Your Questions About How To Pick Stocks To Trade

Ken asks…

from which sites can I learn stock anyalysis and stock picking for trade in indian stock market?

Kindly let me know the sites which offers free coaching and free e books regarding stock analysis technical analysis and fundamental analysis and how to pick stock for trading

John answers:

There are many sites which offers basic information regarding stock
anlysis technical analysis. They are www.moneypore.com, www.Moneycontrol.com, www.myiris.com, www.bseindia.com, www.nseindia.com, from these sites you will get basic information
regarding all listed companies.

But most important thing is to study balance sheet. Actually investing
is an art. Share prices are decided by various factors like demand and
supply, company”s performance, promotors reputation, political decesions, international forces, implimention of projects and lot of
other factors.

Most important is how fast you book profit and reinvest
your available funds at proper time means purchase when the market
is falling and sell when the sensex touch high. You must have timely
acurate information and price trend of a particular stock.

This is possible only after constant monitoring of the price movements
of particular stock. Basic thing is you must have experience in trading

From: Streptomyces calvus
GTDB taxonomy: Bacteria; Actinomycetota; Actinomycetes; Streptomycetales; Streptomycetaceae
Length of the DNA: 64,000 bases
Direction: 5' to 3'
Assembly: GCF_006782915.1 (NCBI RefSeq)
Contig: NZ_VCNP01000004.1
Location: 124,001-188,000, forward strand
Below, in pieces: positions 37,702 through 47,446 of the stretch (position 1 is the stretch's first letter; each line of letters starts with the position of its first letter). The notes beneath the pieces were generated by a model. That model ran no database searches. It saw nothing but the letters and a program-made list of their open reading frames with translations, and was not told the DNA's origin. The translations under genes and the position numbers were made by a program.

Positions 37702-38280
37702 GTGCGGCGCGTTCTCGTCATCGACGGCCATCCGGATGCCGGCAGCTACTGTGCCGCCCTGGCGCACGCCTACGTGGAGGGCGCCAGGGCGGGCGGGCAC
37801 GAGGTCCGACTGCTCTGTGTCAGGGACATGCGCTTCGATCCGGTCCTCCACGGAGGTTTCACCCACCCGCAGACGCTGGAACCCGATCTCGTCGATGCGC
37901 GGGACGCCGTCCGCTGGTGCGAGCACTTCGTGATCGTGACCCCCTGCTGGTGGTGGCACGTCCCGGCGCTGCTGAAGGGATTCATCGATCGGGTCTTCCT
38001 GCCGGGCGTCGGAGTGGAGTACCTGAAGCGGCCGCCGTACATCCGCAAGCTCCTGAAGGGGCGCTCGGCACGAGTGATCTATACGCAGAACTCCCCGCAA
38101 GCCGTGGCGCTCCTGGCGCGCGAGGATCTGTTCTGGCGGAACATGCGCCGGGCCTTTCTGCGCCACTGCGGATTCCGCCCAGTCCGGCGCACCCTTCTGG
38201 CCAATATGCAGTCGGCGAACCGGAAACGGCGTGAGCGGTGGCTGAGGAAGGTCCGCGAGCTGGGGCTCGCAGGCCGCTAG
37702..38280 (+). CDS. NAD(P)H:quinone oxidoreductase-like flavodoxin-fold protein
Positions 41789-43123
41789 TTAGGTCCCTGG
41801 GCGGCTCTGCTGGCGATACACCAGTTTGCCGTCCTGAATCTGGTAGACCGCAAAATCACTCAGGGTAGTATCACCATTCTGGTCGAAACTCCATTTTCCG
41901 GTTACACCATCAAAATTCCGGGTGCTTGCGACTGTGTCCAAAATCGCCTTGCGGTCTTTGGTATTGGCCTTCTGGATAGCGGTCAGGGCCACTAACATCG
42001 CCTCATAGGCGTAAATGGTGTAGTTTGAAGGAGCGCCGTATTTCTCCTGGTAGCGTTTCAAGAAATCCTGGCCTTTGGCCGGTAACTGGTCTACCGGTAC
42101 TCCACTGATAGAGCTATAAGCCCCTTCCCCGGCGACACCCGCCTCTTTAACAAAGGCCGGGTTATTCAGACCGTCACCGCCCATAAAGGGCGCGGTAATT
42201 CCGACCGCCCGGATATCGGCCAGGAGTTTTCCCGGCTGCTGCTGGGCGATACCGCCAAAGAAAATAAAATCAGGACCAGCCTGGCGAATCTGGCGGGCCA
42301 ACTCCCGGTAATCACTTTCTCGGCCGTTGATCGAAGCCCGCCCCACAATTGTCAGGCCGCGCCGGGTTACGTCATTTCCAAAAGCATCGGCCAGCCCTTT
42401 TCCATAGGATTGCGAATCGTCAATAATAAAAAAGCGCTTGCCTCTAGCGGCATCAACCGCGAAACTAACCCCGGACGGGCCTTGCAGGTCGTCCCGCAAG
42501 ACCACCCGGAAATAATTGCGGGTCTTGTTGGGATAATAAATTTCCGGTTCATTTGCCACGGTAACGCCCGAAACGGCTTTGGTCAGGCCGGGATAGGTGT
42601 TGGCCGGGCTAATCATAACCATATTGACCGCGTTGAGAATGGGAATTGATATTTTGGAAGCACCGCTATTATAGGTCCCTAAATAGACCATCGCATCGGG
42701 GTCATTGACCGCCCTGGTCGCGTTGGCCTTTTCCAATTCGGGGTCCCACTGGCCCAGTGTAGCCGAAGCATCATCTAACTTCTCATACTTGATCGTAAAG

No one can predict the trend of the market. It is your own decision
which help you to construct good portfolio.

Information of the corporation in which it deals and external forces
affecting their profitability is most important. I give here the example
Take stock of Sesa Goa, It is mining company exporting iron ore.
In last 18 months prices of iron ore in international market increased
tremendously so Sesa Goa made hand some profits in last 2 years
and given hand some returns.

It is not just technical analysis and fundamentals but it is more than
that so how long you are in market and the trends you witnessed is
important.

Ruth asks…

How to pick a stock trading website thats best for me?

take it easy, im just 17 years old and im just in business. Im reading books about stocks and investing but right now i wanna know which site best fits a beginner, and what should i be aware of.

John answers:

First, you need to decide whats best for you, are you a technical or fundamental trader? Learn the terms and concepts. Read through the best trading forums for valuable information www.trade2win.com and www.elitetrader.com, write down all the terms you find and type em in in wikipedia, wiki is has been alot of help for me. Then there are sites for analysis like www.finance.yahoo.com www.advfn.com www.barchart.com www.finviz.com, www.freestockcharts.com – this is best for free realtime charts.